Jason Byrne, respected circuit success, has created a sitcom. It should be fantastic, shouldn’t it? Well yes, it should. Unfortunately what Byrne has given us, though, is far from ‘fantastic’. It’s Father Figure, and while its creator and star is a circuit success, this is a TV turkey.
When will writers realise that you can’t recreate the success of shows like Miranda and Mrs Brown’s Boys simply by chucking some stereotypes into an everyday situation, giving them some painfully obvious jokes (a couple of which may make use of the word ‘arse’ – naughty!), drafting in an abnormally over-excited audience and labelling it ‘family friendly’? God that phrase strikes dread into me. That and ‘traditional sitcom’. Now that’s not because I dislike those areas of comedy but because they’re too often a mere imitation of the aforementioned monster hits. Of course, it could be a coincidence that Jason Byrne’s sitcom about a dysfunctional Irish family, featuring a domineering mammy and dozy granddad, has appeared at the height of Brendan O’Carroll’s sitcom about a dysfunctional Irish family, featuring a domineering mammy and dozy granddad’s popularity, but he surely can’t expect people not to draw comparisons.
The difference between Mrs Brown’s Boys and Father Figure, however, is that the former is funny. Well, when there isn’t an – of course unintentional – “blooper”. Father Figure tries to be funny. In fact, Father Figure thinks it’s funny – but it just isn’t. Sorry. Far from being funny, it was so tedious, such an utter waste of time that it became almost impossible to bear.
In case you don’t know the basic premise, Jason Byrne plays a dad who often does things wrong. That’s it. That’s the long and short of it. Whether it’s inadvertently making the neighbours think that he is licking poo off of his son or ironing a steak, Tom Whyte (Byrne) just gets it all wrong. And how unbelievably hilarious Byrne clearly thinks it is.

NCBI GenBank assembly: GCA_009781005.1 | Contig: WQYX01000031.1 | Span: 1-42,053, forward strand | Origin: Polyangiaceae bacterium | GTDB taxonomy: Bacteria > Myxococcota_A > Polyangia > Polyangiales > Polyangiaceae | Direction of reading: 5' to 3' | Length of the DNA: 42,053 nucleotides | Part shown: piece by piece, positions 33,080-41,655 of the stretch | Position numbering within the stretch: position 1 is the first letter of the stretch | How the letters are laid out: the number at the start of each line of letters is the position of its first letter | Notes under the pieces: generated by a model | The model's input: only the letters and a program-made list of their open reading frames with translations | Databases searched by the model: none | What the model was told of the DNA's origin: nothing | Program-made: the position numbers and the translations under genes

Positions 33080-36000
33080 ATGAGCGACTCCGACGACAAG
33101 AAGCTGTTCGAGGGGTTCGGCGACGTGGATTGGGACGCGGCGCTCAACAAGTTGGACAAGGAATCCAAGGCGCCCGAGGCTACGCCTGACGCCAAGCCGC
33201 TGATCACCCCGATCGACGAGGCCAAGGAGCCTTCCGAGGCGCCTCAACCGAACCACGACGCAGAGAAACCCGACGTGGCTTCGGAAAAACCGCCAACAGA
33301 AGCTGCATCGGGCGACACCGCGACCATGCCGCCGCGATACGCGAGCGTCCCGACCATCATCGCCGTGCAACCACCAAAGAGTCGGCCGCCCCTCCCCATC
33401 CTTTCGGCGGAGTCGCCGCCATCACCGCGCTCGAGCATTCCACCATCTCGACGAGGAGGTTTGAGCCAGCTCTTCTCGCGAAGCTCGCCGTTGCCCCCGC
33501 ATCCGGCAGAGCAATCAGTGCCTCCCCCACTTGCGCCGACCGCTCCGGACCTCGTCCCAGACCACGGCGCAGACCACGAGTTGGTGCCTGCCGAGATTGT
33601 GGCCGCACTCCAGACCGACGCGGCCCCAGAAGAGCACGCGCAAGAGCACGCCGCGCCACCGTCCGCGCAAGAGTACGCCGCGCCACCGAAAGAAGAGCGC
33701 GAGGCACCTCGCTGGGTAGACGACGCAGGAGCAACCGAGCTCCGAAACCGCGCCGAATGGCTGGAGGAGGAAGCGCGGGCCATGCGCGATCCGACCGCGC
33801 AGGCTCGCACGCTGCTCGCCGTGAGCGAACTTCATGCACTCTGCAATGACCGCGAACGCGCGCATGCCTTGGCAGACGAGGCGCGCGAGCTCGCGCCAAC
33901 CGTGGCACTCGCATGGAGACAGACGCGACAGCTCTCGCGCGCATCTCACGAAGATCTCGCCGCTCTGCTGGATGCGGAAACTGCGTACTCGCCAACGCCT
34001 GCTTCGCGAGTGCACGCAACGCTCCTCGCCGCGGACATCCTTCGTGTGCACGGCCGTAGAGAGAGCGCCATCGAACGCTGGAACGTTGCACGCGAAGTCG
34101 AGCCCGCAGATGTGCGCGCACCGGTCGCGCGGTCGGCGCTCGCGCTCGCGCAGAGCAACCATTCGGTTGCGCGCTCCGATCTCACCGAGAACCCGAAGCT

It’s almost as if he didn’t read his own script, as if he wrote a line here and there over a few weeks’ worth of bus journeys, and when he reached thirty pages said to himself, ‘That’ll do’ and handed it into the BBC. Didn’t he at least take a glance at the first episode and realise that it was joke-free? Actually, I’ll put it another way: that it was free of any real jokes? Any funny jokes?
All it seemed to be was a constant leap from one gaffe to another, with disapproving neighbours, a stressed-out wife and Pauline McLynn (pictured) all cropping up at regular intervals. Just like Tom’s life, it was a complete mess.
The point of having a family like the Whytes is for all of the characters to be irritated by each other, while the audience find them simply hilarious, just like The Royle Family, Only Fools and Horses, My Family, even Mrs Brown’s Boys. Need I go on? This show, on the other hand, has everyone irritated: the characters, the audience, and no doubt the BBC bigwigs when they realise that this drivel is almost universally disliked.
It would have been bad enough if a new writer had penned Father Figure. In fact, that could even possibly have been forgiven. But the fact that such a much-loved stand-up as Jason Byrne is responsible is simply baffling.
Images courtesy of BBC and Idil Sukan, ©BBC
Father Figure is on Wednesdays at 10:35pm on BBC1
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